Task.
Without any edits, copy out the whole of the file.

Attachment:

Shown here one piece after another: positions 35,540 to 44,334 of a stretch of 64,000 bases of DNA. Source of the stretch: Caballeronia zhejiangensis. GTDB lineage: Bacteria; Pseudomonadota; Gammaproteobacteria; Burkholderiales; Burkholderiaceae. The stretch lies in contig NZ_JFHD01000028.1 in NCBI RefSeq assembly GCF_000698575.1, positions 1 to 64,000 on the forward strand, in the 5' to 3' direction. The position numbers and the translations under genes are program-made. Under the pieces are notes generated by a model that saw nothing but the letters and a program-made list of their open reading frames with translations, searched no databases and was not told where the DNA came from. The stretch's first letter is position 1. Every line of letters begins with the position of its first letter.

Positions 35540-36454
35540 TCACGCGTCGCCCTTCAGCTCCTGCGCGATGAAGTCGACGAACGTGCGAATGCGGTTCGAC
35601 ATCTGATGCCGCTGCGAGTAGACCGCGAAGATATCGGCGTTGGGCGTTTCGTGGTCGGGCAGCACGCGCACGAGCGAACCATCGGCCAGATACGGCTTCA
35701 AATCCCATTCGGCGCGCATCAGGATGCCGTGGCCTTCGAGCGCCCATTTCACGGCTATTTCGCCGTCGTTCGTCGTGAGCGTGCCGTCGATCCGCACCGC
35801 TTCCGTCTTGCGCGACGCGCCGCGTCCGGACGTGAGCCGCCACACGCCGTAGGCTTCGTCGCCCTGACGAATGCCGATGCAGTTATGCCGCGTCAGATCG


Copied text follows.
Shown here one piece after another: positions 35,540 to 44,334 of a stretch of 64,000 bases of DNA. Source of the stretch: Caballeronia zhejiangensis. GTDB lineage: Bacteria; Pseudomonadota; Gammaproteobacteria; Burkholderiales; Burkholderiaceae. The stretch lies in contig NZ_JFHD01000028.1 in NCBI RefSeq assembly GCF_000698575.1, positions 1 to 64,000 on the forward strand, in the 5' to 3' direction. The position numbers and the translations under genes are program-made. Under the pieces are notes generated by a model that saw nothing but the letters and a program-made list of their open reading frames with translations, searched no databases and was not told where the DNA came from. The stretch's first letter is position 1. Every line of letters begins with the position of its first letter.

Positions 35540-36454
35540 TCACGCGTCGCCCTTCAGCTCCTGCGCGATGAAGTCGACGAACGTGCGAATGCGGTTCGAC
35601 ATCTGATGCCGCTGCGAGTAGACCGCGAAGATATCGGCGTTGGGCGTTTCGTGGTCGGGCAGCACGCGCACGAGCGAACCATCGGCCAGATACGGCTTCA
35701 AATCCCATTCGGCGCGCATCAGGATGCCGTGGCCTTCGAGCGCCCATTTCACGGCTATTTCGCCGTCGTTCGTCGTGAGCGTGCCGTCGATCCGCACCGC
35801 TTCCGTCTTGCGCGACGCGCCGCGTCCGGACGTGAGCCGCCACACGCCGTAGGCTTCGTCGCCCTGACGAATGCCGATGCAGTTATGCCGCGTCAGATCG